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March 2013

Spain's Great Untranslated

This month we present poetry and prose by twelve Spanish masters whose dazzling work has been unavailable to the English-language world. Exploring scenes ranging from the devastating Madrid subway bombing to the idyllic coastline of Greece, in rhapsodic poetry and anguished prose, these writers provide new insight into Spanish literature today. Read Fernando Aramburu, Cristina Fernández Cubas, Miquel de Palol, Ignacio Martínez de Pisón, Antonio Gamoneda, Pere Gimferrer, Berta Vias Mahou, César Antonio Molina, Juan Antonio Masoliver Ródenas, Olvido Garcia Valdés, Pedro Zarraluki, and Juan Eduardo Zúñiga, and discover the breadth and depth of contemporary Spanish writing. This issue is part of the SPAIN arts & culture program and was made possible thanks to a charitable contribution from the Spain-USA Foundation. We thank the Foundation for its generous support, and our guest editors, Javier Aparicio, Aurelio Major, and Mercedes Monmany, for their excellent work in selecting the authors and pieces presented here.


Elsewhere, we present writing from Syria, as Zakariya Tamer tells tales of djinns and talking walls, Abdelkader al-Hosni reflects on friendship, Golan Haji considers magic and loss, and Lukman Derky mourns a history of war.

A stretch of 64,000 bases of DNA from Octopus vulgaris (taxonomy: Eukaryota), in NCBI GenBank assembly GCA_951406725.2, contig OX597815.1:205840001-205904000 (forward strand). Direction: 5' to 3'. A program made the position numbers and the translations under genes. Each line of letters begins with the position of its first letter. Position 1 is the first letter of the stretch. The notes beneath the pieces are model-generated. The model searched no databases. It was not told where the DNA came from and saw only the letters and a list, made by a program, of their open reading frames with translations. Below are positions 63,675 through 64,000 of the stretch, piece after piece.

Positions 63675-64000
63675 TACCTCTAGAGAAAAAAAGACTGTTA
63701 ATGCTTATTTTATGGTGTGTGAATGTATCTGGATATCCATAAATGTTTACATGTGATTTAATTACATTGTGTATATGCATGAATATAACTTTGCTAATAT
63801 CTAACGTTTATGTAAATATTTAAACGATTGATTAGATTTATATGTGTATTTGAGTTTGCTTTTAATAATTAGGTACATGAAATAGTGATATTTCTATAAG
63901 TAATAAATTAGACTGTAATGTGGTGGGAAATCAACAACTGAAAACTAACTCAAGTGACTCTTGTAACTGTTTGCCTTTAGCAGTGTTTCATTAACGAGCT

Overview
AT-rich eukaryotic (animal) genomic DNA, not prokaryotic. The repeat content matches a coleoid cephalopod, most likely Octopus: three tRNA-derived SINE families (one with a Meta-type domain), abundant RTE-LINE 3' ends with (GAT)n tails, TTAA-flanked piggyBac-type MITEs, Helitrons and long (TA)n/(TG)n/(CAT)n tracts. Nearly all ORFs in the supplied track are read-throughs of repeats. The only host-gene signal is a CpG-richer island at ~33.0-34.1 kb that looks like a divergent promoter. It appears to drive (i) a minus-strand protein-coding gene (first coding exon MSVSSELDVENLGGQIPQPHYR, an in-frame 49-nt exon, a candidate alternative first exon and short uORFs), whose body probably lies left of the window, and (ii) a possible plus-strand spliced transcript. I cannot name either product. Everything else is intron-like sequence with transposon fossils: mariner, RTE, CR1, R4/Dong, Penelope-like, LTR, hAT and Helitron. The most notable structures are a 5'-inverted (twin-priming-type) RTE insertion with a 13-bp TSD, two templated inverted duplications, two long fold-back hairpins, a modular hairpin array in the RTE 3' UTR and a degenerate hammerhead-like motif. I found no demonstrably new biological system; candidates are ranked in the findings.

Mangled Flesh
By Fernando Aramburu
His father says, Son, if you see me crying when we go inside don’t be afraid, you keep moving forward, they’re my own things and they have nothing to do with you, coming here breaks my heart,…
Translated from Spanish by Valerie Miles
from “Rhapsody”
By Pere Gimferrer
XV The time has come to say good-bye; with farewells comes wind to the vineyard like dark Valpolicella wine in the hand of dark winter dyes: parks, far stations pass by winter platforms, by hills that…
Translated from Spanish by Willis Barnstone
The Baghdad Clock
By Cristina Fernández Cubas
I never feared them nor did they ever do anything to frighten me. They were there, next to the stove, mixed up with the crackling of firewood, the taste of freshly baked bollos, the to-and-fro of the…
Translated from Spanish by Lucy Greaves
from “Rage”
By Antonio Gamoneda
From violent dampnesses, from places where the residues of torments and whimpers mesh, comes this arterial grief, this shredded memory.          They go insane, even the mothers…
Translated from Spanish by Forrest Gander
The Last Day on Earth
By Juan Eduardo Zúñiga
There seemed to be no one left in the barrio now and the windows were bare and the wind stirred through gates and the rats crossed noiseless rooms and the smell of the honeysuckle was fading. At night…
Translated from Spanish by Thomas Bunstead
Crossing Bridges
By César Antonio Molina
I crossed the Vltava by way of the Charles Bridge. I crossed the Neva by way of the Trinity Bridge. I crossed the Danube by way of the Lion Bridge. I crossed the Moskva by way of the Novoarbatski Bridge.…
Translated from Spanish by Francisco Macías
Social Skills
By Ignacio Martínez de Pisón
The Dodge Dart parked on the crosswalk with its right front wheel up on the curb and the fender touching the lamppost. Doña Mercedes, sitting in the passenger seat, opened the door and let out…